I was not alone in the crowds the other night exiting Tinker, Tailor, Soldier, Spy wondering what it the heck we had missed.  The consensus was that you had to have read the novel to make head or tail of it.  Well, maybe we could make the tail out, but not the head.  The alternative was to think we were too dumb to pick up the cues, clues, asides, visuals and all else that a movie is supposed to supply.  And leaving an audience thinking it is too dumb to understand is not a sure way to cinematic success.

The essential problem I suppose is that John Le Carre novels are not simple whodunits. There are always enough traps within traps, false leads, red herrings and smoke and mirrors to keep your head spinning, even at a leisurely lets-read-that-again pace.  Packing this into a movie, with its own genre requirements for fast action and ratcheting tension, is a serious problem.  Not that it can’t  be done, but this one misses; the packing job isn’t up to the mark.

The film started out with the story being told before and under the titles.  Lots of stuff is happening, not much of it related.  As I hadn’t read the novel I hadn’t a clue as to who was appearing, one after the other, or what they meant to one another.   I didn’t get a sense of coherence until well into the movie when Smiley walks into his apartment and finds Ricki Tarr, another spook, with a tale to tell that sets the mystery straight, and the sleuthing begins.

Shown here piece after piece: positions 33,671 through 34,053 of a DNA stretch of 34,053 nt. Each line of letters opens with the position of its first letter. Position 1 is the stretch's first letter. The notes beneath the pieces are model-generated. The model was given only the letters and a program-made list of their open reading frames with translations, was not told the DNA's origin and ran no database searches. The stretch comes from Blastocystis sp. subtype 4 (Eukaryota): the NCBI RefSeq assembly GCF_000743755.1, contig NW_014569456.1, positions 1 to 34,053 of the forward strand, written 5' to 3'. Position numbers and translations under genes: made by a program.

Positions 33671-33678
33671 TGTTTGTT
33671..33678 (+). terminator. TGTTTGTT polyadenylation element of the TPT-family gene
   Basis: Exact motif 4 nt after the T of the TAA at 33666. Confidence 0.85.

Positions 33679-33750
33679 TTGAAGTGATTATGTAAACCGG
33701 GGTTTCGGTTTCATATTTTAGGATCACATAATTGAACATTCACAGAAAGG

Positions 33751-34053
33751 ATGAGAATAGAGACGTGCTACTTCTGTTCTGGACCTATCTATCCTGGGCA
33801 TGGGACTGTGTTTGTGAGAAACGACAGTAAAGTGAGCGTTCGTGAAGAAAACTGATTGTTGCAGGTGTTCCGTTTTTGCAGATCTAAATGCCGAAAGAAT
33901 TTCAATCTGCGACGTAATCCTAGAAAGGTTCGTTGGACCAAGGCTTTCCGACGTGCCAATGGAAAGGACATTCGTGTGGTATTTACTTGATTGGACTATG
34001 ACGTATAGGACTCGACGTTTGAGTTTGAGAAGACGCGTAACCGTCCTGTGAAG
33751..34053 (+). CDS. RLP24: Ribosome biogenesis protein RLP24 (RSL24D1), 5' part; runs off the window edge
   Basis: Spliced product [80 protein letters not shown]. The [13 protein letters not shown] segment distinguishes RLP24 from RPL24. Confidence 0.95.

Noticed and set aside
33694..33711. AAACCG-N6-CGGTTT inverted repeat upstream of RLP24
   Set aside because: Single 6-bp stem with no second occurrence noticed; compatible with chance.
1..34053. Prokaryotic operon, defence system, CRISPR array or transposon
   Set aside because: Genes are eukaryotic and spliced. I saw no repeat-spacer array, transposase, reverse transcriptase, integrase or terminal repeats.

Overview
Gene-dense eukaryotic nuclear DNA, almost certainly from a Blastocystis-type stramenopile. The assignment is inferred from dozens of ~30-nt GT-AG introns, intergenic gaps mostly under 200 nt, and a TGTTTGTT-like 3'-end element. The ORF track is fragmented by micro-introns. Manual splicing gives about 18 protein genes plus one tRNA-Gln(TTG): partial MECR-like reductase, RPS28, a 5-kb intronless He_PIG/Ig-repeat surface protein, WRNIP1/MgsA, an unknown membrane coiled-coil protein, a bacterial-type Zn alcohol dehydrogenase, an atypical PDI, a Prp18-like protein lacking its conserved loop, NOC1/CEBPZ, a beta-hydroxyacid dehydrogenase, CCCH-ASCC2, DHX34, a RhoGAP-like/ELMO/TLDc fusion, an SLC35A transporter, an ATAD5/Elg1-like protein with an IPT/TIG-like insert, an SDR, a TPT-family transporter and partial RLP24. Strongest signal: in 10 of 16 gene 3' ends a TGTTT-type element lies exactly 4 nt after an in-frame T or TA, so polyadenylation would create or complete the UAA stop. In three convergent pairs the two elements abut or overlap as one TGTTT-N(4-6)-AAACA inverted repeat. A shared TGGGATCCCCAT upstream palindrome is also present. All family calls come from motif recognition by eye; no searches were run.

I’m glad to have a Euro version of a major British spy novel, and with a Swedish director. On the whole I like the throttled back versions of thrillers I’ve seen from the continent; they depend less on buckets of blood than their American counterparts. ( Erik Skjoldbjaerg’s 1997 version of Insomnia was more to my taste than Chrisotpher Nolan’s 2002.)   In this case, though, I just didn’t get it.  Who was who; who was sleeping with whom, and why did it matter?  Was it a clue, or a diversion?  Who was Karla anyway?  What were the dark rooms with listening devices?  In fact, too often, I couldn’t figure out what time-frame we were in: the dark present, or the dark past.

I’ll admit I have a touch of prosopognosia: my facial recognition is not a strong as my wife’s, though it’s not all that bad.  But without some redundancy of signs, I was often at a loss.   I knew I’d seen fellow X but in what context, with whom, and doing what?  An accidental sighting of a passionate embrace at a Christmas party; no faces seen.  Smiley looks stricken.  Why?  Is it his wife?  How are we supposed to know?  And if so, what does it have to do with the plot?

It sort of ruined the thrill for me to keep feeling I was dumb.

I don’t know whether it was the screen play, the directing or production imposed cuts. Perhaps they were all so familiar with the story they couldn’t imagine what we innocents didn’t know.   I suspect the editing pared down the scenes too much, and juxtaposed too quickly.  A re-cut to set up the players a little more memorably, a few better cues as to whether a cut from one scene to the next  took us back into  a memory, or into another character’s scene same time-frame and a good tight thriller could be had.  The acting was very good; the set design great. Enjoyed the views of Budapest and Istanbul.  But who did what to whom?  What in the heck was the brought-back-from-the dead spy doing living in a trailer outside the school he was teaching at, and why on earth did he suddenly turn against the sad little kid he’d befriended?

I don’t mean you shouldn’t go.  Just bone up on the plot and characters before you do: IMDB, or focusfeatures, or  Wikipedia, or here

Then the puzzle pieces will be somewhat familiar and you’ll enjoy.